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ARSCLIST  September 2014

ARSCLIST September 2014

Subject:

Re: CD time limit

From:

Tom Fine <[log in to unmask]>

Reply-To:

Association for Recorded Sound Discussion List <[log in to unmask]>

Date:

Mon, 8 Sep 2014 06:25:50 -0400

Content-Type:

text/plain

Parts/Attachments:

Parts/Attachments

text/plain (159 lines)

Hi Peter:

Regarding your comments about your aged CD player ...

Old CD players generally are terrible. There were some models better than others back in the day, 
but one reason people with sensitive ears and sonic memories of the LP days came to hate the format 
was the harsh jitter-plagued sound of many consumer CD players.

The good news is, today you don't have to spend a fortune on a meticulously mechanically damped 
monster unless you want to. There are many good DACs on the market specifically designed to 
compensate for the mechanical and timing problems of cheap disc drives. Plus, they usually have a 
much better analog stage after conversion than almost any CD player. I recommend buying a "universal 
player" of moderate quality, perhaps like a lower-end Oppo machine. This way, you also get the 
latest digital playback, plus Oppo includes SACD and DVD-A playback in their machines. Then invest 
your money in a good DAC, one specifically designed for jitter rejection. You should also make sure 
the DAC includes a USB input, so you can hook your computer to it. That way, you can have the 
benefits of a high-quality DAC with computer files, streaming audio, etc. In the sub-$2000 price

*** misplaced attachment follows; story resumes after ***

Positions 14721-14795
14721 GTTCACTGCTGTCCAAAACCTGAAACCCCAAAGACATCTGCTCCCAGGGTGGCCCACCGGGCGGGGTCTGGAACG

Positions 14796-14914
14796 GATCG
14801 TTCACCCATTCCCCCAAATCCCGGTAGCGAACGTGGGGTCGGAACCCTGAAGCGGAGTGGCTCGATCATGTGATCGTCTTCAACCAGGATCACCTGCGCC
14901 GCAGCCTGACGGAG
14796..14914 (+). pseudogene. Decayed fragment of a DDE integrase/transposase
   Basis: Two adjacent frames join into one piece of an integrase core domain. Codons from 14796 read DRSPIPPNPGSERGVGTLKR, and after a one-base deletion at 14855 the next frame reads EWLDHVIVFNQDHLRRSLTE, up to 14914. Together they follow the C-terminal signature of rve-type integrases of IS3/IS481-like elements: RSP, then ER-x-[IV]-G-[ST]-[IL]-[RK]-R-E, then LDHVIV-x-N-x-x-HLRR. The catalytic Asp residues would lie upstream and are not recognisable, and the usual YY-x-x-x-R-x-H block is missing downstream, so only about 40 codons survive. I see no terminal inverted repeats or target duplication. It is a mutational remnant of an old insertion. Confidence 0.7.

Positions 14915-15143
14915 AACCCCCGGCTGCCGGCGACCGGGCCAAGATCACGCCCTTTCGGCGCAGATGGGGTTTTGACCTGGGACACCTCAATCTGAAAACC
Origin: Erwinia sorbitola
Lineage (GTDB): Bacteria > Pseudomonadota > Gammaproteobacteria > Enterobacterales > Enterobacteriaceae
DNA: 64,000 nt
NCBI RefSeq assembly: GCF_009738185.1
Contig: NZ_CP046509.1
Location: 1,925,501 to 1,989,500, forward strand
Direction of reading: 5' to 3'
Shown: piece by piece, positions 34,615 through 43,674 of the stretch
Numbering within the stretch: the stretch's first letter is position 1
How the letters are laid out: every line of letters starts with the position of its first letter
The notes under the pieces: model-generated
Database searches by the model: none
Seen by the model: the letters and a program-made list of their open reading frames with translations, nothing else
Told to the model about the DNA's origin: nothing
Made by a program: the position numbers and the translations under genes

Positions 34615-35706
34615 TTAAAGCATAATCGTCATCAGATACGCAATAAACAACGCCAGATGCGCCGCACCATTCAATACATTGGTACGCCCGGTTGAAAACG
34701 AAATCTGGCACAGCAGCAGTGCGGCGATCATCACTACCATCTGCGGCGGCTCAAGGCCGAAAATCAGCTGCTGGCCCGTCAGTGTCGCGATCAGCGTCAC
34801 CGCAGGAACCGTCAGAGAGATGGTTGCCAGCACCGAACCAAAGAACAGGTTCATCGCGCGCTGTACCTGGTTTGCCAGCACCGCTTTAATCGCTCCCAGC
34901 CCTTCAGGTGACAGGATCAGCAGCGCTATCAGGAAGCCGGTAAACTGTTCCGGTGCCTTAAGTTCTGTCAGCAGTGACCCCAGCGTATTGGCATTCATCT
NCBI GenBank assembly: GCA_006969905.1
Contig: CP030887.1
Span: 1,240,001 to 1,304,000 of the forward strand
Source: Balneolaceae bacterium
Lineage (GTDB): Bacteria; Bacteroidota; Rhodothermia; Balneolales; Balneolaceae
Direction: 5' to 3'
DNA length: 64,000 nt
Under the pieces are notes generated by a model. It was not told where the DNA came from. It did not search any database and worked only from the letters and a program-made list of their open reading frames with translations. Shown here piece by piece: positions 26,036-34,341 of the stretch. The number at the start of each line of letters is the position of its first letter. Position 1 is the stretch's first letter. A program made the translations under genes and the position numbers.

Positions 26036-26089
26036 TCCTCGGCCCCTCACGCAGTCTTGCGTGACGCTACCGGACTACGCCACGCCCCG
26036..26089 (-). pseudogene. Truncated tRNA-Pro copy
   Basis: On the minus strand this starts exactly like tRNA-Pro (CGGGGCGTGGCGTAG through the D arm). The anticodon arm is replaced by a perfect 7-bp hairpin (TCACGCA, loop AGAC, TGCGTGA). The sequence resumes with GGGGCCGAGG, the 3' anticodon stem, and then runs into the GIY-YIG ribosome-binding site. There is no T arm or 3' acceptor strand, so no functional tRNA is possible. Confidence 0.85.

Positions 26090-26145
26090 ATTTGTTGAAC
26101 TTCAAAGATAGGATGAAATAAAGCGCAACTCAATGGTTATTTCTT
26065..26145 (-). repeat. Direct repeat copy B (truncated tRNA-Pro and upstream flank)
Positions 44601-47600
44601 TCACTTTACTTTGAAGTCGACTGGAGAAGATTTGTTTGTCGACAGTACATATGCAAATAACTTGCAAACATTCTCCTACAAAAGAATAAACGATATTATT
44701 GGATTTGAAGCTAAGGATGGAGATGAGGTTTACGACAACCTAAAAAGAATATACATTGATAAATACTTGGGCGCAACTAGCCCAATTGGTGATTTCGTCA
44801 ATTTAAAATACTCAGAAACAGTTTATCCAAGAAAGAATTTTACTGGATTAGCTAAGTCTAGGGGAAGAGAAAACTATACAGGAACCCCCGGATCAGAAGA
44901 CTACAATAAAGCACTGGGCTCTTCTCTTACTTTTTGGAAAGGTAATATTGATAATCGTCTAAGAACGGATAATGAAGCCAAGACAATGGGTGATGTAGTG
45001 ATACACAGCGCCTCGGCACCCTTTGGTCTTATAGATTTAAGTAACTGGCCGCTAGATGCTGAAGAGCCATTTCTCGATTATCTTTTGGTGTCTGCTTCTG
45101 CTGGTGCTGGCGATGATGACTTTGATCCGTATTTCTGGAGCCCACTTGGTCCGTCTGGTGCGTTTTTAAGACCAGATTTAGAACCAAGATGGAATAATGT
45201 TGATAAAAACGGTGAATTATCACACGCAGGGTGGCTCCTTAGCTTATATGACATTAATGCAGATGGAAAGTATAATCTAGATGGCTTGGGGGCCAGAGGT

range are many DACs that also act as "preamps" in that they allow for one or more analog input (your 
phono preamp, for instance) and interface directly with your power amp and speakers. If you don't 
need this, just connect the DAC to an "aux" input on your existing stereo, perhaps the former "CD" 
input. Another use for the analog feed-through on these DACs is to play SACD/DVD-A/etc from a 
universal player like an Oppo.

Basically, if you are still using an early-era CD player, not only is it like worn out (the grease 
dries out, they get full of crud, etc), it probably never sounded very good. And, more importantly, 
technology has come a long way in 30 years.

Finally, I have no idea what ripping program you are using, but Exact Audio Copy and dBPowerAmp 
should be able to handle whatever sectors are readable on that disc. If they pressed a disc with 
unreadable sectors, no software will rip it. I have heard of gray-market and tiny 3rd-party labels 
putting out unreadable discs. Those who do this are unscrupulous, have no quality control and deal 
with crooked plants that also have no quality control, and should be avoided.